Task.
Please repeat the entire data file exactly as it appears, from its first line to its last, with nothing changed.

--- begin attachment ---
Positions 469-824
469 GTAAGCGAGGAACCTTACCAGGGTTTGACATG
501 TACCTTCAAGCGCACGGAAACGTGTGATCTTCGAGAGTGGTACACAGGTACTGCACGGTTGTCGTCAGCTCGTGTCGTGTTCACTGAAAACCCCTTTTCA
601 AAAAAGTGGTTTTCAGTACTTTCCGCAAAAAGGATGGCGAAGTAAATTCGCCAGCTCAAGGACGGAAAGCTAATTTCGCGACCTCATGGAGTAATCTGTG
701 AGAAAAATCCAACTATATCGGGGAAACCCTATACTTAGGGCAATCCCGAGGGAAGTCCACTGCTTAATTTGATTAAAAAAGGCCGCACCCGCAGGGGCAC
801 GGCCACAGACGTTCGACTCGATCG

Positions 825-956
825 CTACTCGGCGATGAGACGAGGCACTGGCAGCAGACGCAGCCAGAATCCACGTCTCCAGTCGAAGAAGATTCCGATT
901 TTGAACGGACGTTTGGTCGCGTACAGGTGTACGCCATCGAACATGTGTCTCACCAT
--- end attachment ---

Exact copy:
Positions 469-824
469 GTAAGCGAGGAACCTTACCAGGGTTTGACATG
501 TACCTTCAAGCGCACGGAAACGTGTGATCTTCGAGAGTGGTACACAGGTACTGCACGGTTGTCGTCAGCTCGTGTCGTGTTCACTGAAAACCCCTTTTCA
601 AAAAAGTGGTTTTCAGTACTTTCCGCAAAAAGGATGGCGAAGTAAATTCGCCAGCTCAAGGACGGAAAGCTAATTTCGCGACCTCATGGAGTAATCTGTG
701 AGAAAAATCCAACTATATCGGGGAAACCCTATACTTAGGGCAATCCCGAGGGAAGTCCACTGCTTAATTTGATTAAAAAAGGCCGCACCCGCAGGGGCAC
801 GGCCACAGACGTTCGACTCGATCG

Positions 825-956
825 CTACTCGGCGATGAGACGAGGCACTGGCAGCAGACGCAGCCAGAATCCACGTCTCCAGTCGAAGAAGATTCCGATT
901 TTGAACGGACGTTTGGTCGCGTACAGGTGTACGCCATCGAACATGTGTCTCACCAT